Technical: Canon EOS 7D, 1/2000 sec, focal length 135, f29
Shooting the moon, at least I assume it’s the moon is a problem. The moon is brightly lit by the sun. And, no, you cannot use any kind of flash. The exposure is therefore like shooting in daylight. The problem is that moon is far away [I bet you knew that] and usually only fills a small portion of the image frame. The camera will tend to meter and overexpose the moon resulting in a bright spot with no detail or texture. I have written on the exposure in previous posts. I would start at f11 and 1/250 sec. If you want to make the shutter slower then you must make the f stop a larger number [or smaller opening].
During an eclipse things are just that much more difficult. Lately I have used a tripod and then gone to manual exposure. I will adjust and inspect each image for sharpness and exposure. With the LCD and a large memory card, the experiment can be checked right on the spot.
Here David got a simple crescent. I have been fortunate enough to get an eclipse in New York where the ambient city lights enhanced the cloud cover so that I got clouds as well as the moon in eclipse. The exposure requires a lot of juggling and a good tripod. For a reference see my post of 11/22 and 11/23/11 where I discuss the sun and moon.
Same settings… So I just got done talking about the focus on the eyes. Here two of the bubbles in the foreground are in pretty good focus. I guess that’s why Susan was concerned in her last shot. With the eyes closed, the expression is the main interest. Then, you look at the bubbles, which happen to be in focus. That’s fine. The eyes are closed, which usually means the image is a ‘discard.’ But here it’s part of the expression and part of the image. Good shot. Note that the flash will ‘freeze’ the motion blur of the moving bubbles. So, in fact the bubbles are sharply in focus. It’s a cute shot. The foreground flash is more dominant here.
Any shot of people [or grandchildren] usually should be focused on the eyes. So if that’s the first thing to check, no, the eyes are in focus and there are sharp catch lights. The bubbles are not quite in focus. But they are not the main interest. The shutter speed is 1/60 at dusk. The flash overpowers the otherwise blue shadows. With the flash firing on automatic the exposure is mainly from flash at about 1/4000 sec. The 1/60 shutter brings in some of the background light so the porch and yard can be seen. Otherwise the flash alone would make the background go black. Therefore the fill flash is supplementary. There is another flash option. That is called rear curtain sync or ‘dragging the shutter.’ It’s there in the flash options on your camera. It will expose for the scene and at the last moment fire the flash. This is another way to bring more ambient light and try to make the picture more natural looking. I always forget to experiment with this option. But if you try it, this might be a good trick to remember sometime.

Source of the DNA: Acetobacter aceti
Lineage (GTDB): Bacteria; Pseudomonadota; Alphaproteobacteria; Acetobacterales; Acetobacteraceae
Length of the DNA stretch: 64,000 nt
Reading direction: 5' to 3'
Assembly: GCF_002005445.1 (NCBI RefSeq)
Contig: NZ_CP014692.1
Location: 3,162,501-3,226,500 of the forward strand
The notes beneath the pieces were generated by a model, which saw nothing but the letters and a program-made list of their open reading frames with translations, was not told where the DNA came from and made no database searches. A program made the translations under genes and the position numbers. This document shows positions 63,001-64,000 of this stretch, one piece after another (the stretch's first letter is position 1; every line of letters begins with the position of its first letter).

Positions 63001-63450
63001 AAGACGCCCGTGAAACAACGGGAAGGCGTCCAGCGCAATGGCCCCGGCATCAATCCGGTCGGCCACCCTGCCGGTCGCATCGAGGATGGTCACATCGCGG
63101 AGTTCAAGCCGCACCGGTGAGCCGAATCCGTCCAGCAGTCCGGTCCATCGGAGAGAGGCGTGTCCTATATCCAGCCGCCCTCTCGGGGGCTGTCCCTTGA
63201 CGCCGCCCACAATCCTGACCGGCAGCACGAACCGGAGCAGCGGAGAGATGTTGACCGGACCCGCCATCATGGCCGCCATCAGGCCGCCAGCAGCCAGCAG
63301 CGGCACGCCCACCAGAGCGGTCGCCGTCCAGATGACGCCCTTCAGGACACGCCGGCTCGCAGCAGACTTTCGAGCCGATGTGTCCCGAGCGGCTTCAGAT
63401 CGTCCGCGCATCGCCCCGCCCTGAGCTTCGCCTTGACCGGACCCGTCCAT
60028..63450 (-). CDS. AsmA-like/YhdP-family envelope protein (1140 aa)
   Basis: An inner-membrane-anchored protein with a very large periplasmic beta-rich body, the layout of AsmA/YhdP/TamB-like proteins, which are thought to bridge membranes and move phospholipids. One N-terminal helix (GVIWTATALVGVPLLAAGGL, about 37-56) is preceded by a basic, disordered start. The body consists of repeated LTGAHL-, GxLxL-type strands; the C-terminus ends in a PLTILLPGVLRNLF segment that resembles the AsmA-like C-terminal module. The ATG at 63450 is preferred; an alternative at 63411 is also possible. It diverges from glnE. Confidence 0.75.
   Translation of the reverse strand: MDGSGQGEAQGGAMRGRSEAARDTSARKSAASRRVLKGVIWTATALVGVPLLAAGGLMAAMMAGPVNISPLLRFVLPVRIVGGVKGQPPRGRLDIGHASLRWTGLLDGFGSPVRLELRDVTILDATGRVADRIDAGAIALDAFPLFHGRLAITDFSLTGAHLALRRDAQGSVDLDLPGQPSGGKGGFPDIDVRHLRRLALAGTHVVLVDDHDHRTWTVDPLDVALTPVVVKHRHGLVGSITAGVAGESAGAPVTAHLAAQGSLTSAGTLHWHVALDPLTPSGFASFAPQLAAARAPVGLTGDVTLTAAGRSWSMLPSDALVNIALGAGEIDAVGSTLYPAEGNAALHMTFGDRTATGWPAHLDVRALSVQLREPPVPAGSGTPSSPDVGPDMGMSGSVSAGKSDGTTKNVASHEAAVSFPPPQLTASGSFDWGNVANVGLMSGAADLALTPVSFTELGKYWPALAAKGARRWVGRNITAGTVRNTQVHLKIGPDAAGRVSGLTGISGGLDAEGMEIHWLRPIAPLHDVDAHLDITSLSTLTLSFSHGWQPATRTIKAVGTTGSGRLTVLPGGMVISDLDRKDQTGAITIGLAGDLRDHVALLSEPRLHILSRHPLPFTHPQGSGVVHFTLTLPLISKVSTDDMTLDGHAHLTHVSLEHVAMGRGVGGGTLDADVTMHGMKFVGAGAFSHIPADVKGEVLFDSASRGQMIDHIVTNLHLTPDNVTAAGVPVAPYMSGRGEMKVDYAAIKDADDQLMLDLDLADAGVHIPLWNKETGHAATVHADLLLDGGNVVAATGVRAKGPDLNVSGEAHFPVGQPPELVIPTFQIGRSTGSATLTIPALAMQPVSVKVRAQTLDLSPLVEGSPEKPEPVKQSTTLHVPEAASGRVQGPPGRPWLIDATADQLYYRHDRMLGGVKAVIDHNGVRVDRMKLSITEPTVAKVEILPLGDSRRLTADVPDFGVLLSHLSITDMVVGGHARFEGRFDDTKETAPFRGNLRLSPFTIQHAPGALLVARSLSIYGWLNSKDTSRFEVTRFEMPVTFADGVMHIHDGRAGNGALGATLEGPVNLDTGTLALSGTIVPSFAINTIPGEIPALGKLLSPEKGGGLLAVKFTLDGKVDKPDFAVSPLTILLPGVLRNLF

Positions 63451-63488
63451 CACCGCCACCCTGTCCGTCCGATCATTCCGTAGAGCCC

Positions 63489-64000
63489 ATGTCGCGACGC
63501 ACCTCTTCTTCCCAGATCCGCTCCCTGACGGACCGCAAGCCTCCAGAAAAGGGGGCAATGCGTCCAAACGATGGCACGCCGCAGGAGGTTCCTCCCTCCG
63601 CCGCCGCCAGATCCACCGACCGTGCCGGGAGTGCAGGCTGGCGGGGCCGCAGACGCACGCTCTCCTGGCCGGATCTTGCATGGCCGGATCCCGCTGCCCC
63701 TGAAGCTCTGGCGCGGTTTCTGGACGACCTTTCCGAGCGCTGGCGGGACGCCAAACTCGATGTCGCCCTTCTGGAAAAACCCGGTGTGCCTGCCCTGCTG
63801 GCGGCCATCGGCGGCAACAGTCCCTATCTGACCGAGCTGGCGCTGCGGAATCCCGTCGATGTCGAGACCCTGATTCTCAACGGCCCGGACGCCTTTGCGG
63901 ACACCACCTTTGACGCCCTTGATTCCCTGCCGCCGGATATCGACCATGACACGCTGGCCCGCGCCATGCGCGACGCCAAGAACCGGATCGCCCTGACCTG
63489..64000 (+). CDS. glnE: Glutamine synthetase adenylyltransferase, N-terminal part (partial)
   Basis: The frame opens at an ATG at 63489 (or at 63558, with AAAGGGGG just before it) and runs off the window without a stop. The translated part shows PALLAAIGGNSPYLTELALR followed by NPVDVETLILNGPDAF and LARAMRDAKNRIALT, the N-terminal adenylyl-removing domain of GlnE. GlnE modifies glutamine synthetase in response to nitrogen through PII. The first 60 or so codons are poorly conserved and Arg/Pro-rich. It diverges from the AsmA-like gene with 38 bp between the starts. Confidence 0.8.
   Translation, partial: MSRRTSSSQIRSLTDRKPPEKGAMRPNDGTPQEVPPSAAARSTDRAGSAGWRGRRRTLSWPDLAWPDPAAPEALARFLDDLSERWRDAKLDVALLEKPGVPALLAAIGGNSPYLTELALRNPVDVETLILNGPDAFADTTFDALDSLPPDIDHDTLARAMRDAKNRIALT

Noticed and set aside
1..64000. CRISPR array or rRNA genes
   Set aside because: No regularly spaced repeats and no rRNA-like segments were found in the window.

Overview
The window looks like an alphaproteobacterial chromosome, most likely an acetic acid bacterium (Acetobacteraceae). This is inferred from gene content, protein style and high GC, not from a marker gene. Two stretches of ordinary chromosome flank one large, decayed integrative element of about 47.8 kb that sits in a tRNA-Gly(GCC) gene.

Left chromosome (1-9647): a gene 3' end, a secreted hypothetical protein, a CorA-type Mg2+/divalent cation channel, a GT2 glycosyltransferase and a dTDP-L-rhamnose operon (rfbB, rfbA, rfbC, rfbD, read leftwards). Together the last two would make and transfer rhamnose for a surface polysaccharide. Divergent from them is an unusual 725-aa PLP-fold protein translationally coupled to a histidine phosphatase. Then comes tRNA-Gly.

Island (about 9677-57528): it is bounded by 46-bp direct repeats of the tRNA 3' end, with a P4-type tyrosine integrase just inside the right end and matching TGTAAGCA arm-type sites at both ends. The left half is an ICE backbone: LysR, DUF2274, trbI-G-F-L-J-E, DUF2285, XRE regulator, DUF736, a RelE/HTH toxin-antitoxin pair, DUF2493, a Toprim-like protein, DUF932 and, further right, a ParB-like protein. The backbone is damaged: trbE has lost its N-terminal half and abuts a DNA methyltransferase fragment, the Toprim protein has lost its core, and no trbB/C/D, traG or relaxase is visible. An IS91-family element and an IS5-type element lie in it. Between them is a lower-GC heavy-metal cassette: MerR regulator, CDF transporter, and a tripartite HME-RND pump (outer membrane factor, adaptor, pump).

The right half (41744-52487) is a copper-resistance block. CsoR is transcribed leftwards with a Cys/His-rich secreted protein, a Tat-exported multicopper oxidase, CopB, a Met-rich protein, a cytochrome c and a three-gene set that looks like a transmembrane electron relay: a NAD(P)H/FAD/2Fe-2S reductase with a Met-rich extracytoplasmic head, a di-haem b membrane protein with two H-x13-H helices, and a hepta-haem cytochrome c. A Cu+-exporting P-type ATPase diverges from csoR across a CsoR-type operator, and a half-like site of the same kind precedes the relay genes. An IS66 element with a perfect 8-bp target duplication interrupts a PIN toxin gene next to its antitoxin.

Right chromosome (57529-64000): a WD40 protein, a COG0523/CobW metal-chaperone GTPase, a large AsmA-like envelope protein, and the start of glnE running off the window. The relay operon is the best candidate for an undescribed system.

During the US Open Finals in Flushing Meadows, the conditions for photographers were not ideal. TV gets the priority so the match is played in the evening under artificial lights. During the week the pro photographers go home and eat in the evening because they hate the color-cast of artificial light. They prefer to get the shots that will end up in Sports Illustrated. Those shots are one or two among thousands upon thousands that were shot during the two week tournament. So you go when the odds are best to capture the critical moment. It doesn’t much matter except that you got that quintessential shot of the eventual winner. The finals are different because you have to be there as the winner falls to their knees in the joy of victory. There are many vantage points and a pecking order in which the bigger organizations like Sports Illustrated gets prime position. With a guest photo pass I got to roam the stadium but during the finals I was up in the balcony/mezzanine. This lighting requires the fastest glass that I carried – an 80-200 f2.8 zoom. I still used 1/250 to 1/500 sec shutter and let the ISO go. Capturing the tennis ball in the frame is the trick. It comes into and out of the frame in less than the blink of the eye. You don’t get many of these shots. So you focus and shoot with every tennis shot. And the eyes have to be in focus. Low lighting, bad color-cast, fast shutter, high ISO are there enough hurdles to surmount? Plus you are about a mile from the action. Focusing is still on the eyes. If you can put it all together, you get a few frames that you will keep.